Last week the Mt. Gox bitcoin exchange filed for bankruptcy after 850,000 bitcoins, worth about $460 million, were apparently stolen by hackers. The Tokyo-based exchange issued a public apology, but the incident has fueled calls for regulators to crack down on bitcoin.
It has been speculated that bitcoin will soon become the world’s go-to financial system; it provides a high-tech, low-cost, untraceable way to buy and sell in a worldwide market.
But the massive Mt. Gox loss could throw a wrench in bitcoin’s future by prompting regulation. Mark Williams, a former Federal Reserve official, said, “What’s fascinating and disturbing about the [Mt. Gox] bankruptcy is the size of the loss. There’s no legal recourse. There’s no financial system. . . . In essence, if a criminal gets the coin, the criminal owns the coin.”
Experts say that potential government regulation is the biggest threat to bitcoin — and several politicians have already proposed legislation to control the currency. Senator Joe Manchin III (D-W. Va.) even called for a total ban on bitcoin following the Mt. Gox incident.
Some enthusiasts, however, think that the Mt. Gox debacle will help bitcoin by making it stronger and more durable.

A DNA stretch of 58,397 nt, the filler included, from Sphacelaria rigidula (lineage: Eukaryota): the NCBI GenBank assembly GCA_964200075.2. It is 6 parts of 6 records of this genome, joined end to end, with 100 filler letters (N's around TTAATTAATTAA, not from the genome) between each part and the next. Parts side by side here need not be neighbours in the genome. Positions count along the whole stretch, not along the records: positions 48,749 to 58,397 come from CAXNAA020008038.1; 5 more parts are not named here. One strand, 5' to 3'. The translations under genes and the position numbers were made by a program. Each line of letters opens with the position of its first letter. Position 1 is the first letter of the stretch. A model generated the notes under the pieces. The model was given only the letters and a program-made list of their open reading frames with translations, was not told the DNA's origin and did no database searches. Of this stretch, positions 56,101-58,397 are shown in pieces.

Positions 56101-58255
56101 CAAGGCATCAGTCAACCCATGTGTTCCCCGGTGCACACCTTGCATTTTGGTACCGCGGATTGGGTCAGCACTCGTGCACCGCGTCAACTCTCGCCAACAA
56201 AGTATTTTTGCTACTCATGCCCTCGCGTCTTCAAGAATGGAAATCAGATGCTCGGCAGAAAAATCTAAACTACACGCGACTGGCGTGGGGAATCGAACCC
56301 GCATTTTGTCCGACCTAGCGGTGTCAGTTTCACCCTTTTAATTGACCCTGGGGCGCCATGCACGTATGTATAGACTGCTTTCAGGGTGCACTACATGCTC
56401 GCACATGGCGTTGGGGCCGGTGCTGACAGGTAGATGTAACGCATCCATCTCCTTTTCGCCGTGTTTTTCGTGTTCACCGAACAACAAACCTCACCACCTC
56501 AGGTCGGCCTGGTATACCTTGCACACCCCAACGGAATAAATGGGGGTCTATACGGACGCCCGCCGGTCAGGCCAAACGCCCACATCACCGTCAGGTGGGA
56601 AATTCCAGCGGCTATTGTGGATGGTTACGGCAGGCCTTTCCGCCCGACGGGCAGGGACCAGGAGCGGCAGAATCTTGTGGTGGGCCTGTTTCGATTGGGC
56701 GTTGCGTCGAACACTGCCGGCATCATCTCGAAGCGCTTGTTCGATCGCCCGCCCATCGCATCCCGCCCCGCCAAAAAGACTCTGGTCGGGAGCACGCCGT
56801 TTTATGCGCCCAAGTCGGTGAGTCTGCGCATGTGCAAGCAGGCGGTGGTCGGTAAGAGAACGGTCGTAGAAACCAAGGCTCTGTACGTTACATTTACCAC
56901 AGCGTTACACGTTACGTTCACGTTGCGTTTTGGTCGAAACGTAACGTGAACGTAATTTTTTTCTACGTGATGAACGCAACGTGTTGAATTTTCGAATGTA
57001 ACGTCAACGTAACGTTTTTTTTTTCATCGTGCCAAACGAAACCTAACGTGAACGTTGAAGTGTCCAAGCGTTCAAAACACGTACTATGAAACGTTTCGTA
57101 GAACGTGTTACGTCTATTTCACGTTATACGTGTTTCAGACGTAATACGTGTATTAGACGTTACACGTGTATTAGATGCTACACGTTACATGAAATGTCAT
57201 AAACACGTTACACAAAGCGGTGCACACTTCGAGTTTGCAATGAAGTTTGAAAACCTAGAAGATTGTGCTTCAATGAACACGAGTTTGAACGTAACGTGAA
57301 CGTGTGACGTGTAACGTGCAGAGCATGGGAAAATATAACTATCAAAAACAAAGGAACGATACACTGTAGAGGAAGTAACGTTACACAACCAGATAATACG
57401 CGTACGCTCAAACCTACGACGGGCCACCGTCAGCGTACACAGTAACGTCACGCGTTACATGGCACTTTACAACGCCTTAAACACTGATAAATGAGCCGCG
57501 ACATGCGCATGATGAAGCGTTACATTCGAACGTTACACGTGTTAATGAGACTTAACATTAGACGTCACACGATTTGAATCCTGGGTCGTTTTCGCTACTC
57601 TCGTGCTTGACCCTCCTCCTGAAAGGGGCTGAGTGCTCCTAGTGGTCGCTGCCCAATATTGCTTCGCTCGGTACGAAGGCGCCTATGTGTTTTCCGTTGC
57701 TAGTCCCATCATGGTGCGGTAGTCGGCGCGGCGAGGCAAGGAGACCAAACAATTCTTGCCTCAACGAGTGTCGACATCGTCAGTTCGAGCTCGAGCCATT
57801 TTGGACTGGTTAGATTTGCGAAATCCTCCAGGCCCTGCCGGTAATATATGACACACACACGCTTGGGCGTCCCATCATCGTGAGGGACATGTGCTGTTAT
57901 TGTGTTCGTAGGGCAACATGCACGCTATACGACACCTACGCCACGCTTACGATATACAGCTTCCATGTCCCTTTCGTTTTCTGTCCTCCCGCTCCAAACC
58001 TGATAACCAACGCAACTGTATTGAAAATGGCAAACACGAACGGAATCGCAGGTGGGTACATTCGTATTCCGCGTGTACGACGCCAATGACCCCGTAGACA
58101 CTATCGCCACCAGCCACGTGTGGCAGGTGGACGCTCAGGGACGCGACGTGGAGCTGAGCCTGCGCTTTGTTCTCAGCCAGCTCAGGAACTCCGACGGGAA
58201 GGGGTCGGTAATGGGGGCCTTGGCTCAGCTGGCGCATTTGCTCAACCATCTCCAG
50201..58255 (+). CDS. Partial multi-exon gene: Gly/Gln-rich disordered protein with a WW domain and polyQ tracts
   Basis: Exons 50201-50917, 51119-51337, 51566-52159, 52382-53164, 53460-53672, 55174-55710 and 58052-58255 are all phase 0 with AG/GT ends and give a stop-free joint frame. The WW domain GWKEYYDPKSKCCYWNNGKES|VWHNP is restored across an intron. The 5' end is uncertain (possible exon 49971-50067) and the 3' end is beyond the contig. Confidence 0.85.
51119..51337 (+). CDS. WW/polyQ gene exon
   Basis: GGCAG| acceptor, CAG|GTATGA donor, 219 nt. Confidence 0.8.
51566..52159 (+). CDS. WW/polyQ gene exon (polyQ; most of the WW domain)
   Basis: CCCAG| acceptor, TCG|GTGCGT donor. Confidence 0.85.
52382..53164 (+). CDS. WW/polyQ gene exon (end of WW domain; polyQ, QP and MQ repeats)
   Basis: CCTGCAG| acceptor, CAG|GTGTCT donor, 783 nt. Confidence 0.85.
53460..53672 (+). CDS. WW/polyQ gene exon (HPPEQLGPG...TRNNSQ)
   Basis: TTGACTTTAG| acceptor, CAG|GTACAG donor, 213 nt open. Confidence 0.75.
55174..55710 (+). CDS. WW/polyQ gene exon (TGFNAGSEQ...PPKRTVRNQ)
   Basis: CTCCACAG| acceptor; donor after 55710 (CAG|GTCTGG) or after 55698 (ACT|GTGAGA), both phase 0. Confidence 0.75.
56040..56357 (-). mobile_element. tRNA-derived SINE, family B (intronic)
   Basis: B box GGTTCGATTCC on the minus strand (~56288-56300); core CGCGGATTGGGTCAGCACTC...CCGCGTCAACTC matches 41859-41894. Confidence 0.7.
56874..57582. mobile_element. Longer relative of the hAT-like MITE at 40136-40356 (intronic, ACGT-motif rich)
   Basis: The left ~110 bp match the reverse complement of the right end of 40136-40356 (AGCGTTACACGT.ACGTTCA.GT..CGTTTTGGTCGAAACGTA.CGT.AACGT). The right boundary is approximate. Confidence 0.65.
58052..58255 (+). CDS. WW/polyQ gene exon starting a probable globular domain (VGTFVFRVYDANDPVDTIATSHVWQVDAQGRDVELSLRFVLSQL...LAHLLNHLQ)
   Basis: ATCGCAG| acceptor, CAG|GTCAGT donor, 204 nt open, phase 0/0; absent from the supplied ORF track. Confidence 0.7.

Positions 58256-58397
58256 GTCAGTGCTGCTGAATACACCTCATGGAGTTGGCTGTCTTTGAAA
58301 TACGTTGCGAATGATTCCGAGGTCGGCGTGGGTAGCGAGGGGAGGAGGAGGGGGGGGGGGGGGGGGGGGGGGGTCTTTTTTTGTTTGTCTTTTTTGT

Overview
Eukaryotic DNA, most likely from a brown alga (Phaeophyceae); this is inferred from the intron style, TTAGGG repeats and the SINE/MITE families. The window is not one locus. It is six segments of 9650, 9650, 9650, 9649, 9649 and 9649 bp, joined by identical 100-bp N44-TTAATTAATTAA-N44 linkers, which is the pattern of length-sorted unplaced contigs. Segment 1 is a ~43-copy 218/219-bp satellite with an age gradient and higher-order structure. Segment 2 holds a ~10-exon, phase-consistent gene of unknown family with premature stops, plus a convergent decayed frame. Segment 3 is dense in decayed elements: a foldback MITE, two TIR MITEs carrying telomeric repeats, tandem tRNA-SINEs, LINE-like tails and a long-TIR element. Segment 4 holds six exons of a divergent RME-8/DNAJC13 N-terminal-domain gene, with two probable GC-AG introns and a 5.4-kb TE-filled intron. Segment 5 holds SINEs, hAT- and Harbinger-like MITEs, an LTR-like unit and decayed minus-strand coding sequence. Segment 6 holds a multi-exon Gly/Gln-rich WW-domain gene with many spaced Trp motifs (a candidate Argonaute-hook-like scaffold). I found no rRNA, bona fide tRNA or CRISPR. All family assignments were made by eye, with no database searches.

Barry Silbert, chief executive of SecondMarket, an investment fund for bitcoins, said, “The sooner that Mt. Gox goes away, the better for Bitcoin. If you look at the short history of Bitcoin, there’s been a series of bubbles and busts, there’s been a series of disruptions, there have been hacks, there have been thefts. And really, after every single event, Bitcoin has emerged stronger.”
Still, there are several roadblocks preventing bitcoin from becoming insanely popular. For one, the “coins” are relatively difficult for the average person to buy and trade, especially compared with credit cards or other payment systems like PayPal. Additionally, transfers are irreversible — while this is seen as an advantage to many, it also makes returns for unsatisfied customers nearly impossible on online marketplaces.
But perhaps the biggest threat to bitcoin? A new, more popular and easy-to-use online currency.
Ryan Lackey, a computer security expert from San Francisco said, “The thing that will kill Bitcoin is a better virtual currency, or hundreds of other better virtual currencies.”